I am going to address an aspect of your question that most other respondents seem to have overlooked. It sounds to me that you're asking, how do I know that I've understood a particular concept well enough to be able to turn the page and keep reading?
I know some students who get bogged down when reading mathematics because they feel they have to understand each line thoroughly before they can proceed to the next line. While this style works for some people, for most people, this is usually not the best way to absorb a piece of new mathematics.
When I am trying to learn a new piece of mathematics, I usually start by latching onto an important theorem and making it a goal to understand that theorem. The theorem might not be stated right at the beginning, but I will turn ahead to see what the theorem says. If the theorem uses terminology that I am not familiar with, then I will go back and look for the definitions of those terms. Sometimes, to understand the definitions, I have to understand some preliminary lemmas, so I will turn to those lemmas and iterate the process. So instead of reading forwards, I often read backwards. On this pass, I will also usually skip the proofs. Only when I have a good sense of the overall structure of the paper or the book chapter, and know where I'm heading, will I then start reading line-by-line.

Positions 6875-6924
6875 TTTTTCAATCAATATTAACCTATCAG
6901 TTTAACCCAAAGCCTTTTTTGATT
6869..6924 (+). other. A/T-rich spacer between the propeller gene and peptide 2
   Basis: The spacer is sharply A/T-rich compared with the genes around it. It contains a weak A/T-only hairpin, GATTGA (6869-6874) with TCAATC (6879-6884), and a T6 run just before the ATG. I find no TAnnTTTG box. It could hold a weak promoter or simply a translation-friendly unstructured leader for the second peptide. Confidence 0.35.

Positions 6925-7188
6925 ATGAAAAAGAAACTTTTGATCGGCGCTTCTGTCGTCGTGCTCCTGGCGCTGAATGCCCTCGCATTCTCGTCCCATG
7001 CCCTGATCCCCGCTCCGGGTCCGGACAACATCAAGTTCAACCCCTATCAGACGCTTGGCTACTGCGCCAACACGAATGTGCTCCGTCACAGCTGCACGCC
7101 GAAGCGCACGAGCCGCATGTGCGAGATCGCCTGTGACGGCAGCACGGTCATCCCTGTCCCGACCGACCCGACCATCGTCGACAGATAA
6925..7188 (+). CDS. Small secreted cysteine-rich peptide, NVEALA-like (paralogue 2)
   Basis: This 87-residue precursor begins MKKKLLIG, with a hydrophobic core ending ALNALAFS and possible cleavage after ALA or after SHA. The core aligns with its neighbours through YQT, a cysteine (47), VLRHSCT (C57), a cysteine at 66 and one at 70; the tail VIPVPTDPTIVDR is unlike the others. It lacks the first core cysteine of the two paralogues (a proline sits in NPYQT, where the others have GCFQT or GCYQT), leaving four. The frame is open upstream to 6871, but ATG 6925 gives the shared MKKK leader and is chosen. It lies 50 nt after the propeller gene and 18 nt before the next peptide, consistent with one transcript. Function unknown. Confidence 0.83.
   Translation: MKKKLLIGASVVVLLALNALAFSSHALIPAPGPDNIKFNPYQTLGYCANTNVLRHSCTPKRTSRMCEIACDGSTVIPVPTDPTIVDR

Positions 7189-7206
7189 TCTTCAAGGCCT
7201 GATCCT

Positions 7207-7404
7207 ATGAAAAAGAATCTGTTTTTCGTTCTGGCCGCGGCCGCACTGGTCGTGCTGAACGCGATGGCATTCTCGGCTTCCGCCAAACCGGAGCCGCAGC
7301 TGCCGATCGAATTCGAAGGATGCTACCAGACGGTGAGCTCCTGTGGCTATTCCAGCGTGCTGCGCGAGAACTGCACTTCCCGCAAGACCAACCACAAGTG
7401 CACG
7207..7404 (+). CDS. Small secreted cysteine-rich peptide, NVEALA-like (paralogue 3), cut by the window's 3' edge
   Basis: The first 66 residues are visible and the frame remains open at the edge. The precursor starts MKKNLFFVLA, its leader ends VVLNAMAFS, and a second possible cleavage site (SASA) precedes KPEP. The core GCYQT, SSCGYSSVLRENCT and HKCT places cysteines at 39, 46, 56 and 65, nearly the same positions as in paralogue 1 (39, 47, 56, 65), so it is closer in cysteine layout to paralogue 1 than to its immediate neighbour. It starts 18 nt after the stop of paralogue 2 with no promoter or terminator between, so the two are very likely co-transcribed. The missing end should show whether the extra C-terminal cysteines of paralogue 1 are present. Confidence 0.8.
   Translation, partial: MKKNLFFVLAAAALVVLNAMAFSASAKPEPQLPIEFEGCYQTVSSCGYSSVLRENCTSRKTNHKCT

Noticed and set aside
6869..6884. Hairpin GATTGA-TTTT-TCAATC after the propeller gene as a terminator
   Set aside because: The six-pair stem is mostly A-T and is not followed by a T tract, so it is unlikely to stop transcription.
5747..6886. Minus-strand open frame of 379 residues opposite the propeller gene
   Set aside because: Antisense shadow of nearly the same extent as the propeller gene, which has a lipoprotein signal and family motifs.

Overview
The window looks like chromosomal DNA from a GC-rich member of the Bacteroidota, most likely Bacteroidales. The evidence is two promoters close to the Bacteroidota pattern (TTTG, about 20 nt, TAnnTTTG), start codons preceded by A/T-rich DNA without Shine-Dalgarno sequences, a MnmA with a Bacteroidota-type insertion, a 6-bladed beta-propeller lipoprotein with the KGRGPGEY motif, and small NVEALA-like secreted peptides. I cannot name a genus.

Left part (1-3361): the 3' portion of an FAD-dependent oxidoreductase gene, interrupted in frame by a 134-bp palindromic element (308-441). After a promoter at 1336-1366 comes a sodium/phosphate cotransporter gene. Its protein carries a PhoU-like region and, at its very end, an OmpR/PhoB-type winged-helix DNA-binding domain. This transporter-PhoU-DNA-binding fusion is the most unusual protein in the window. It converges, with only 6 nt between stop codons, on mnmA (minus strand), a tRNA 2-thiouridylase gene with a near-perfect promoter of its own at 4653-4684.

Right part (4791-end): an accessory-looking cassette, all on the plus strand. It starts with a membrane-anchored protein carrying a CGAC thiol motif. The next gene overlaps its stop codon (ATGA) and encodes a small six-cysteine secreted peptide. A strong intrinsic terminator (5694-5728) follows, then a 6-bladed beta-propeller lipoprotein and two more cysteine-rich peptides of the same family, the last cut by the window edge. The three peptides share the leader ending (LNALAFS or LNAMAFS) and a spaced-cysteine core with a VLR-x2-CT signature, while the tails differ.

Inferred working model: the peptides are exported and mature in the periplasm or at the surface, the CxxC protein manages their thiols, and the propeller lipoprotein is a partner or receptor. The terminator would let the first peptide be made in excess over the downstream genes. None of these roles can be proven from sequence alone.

If you adopt this method of reading, then it will usually be clear when you're ready to move on to the next step, because you'll be reading with a purpose.